cordon

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See also: cordón

English[edit]

Etymology[edit]

From Middle French cordon.

Pronunciation[edit]

Noun[edit]

cordon (plural cordons)

  1. (archaic) A ribbon normally worn diagonally across the chest as a decoration or insignia of rank etc.
  2. A line of people or things placed around an area to enclose or protect it.
  3. (cricket) The arc of fielders on the off side, behind the batsman - the slips and gully.
  4. (botany) A woody plant, such as a fruit tree, pruned and trained to grow as a single stem on a support.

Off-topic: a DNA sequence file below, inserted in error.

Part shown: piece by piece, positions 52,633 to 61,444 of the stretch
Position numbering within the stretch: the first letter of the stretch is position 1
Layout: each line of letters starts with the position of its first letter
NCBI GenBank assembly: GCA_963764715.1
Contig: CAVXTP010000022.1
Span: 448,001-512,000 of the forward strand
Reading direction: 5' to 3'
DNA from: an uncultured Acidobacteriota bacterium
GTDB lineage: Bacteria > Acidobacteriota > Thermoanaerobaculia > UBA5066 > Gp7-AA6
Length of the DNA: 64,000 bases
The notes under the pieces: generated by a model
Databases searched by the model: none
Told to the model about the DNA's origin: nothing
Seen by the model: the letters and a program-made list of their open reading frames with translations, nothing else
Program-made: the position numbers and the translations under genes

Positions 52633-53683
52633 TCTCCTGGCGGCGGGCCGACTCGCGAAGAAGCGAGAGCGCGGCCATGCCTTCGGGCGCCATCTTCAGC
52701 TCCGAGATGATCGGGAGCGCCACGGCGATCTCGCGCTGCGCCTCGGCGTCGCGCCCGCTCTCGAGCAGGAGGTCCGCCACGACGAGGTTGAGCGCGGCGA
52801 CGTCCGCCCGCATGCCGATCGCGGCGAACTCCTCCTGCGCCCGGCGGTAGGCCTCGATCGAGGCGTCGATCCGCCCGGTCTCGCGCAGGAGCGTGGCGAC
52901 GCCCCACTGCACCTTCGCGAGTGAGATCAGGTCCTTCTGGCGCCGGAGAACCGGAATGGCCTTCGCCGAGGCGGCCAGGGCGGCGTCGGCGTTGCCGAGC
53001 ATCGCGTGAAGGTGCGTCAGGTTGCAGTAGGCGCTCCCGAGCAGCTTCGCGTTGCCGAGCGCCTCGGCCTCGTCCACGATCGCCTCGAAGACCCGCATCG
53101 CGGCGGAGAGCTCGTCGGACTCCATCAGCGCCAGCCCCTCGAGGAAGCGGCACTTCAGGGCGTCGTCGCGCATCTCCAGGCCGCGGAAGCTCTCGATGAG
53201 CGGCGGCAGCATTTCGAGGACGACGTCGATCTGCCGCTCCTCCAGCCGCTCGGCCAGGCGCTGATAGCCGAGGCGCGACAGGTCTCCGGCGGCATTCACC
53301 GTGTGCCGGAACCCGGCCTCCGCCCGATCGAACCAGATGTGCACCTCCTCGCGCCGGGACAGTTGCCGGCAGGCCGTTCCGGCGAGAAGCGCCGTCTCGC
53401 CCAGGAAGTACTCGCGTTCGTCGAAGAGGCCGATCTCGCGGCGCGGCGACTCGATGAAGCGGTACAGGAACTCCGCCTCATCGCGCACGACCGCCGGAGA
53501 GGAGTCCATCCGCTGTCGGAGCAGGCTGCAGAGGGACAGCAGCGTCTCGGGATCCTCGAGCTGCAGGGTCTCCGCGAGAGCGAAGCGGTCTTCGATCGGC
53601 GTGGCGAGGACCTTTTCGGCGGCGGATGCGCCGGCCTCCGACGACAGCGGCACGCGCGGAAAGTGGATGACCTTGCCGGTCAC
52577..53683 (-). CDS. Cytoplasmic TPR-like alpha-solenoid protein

Translations[edit]

Verb[edit]

cordon (third-person singular simple present cordons, present participle cordoning, simple past and past participle cordoned)

  1. (with "off") To form a cordon around an area in order to prevent movement in or out.

Translations[edit]

Anagrams[edit]


French[edit]

Etymology[edit]

corde +‎ -on

Pronunciation[edit]

Noun[edit]

cordon m (plural cordons)

  1. cord (for connecting)

Derived terms[edit]

External links[edit]


Romanian[edit]

Etymology[edit]

From French cordon.

Noun[edit]

cordon n (plural cordoane)

  1. belt
  2. cord (length of twisted strands)
  3. (cordon ombilical) umbilical cord
  4. cordon. (A line of people or things placed around an area to enclose or protect it.)

See also[edit]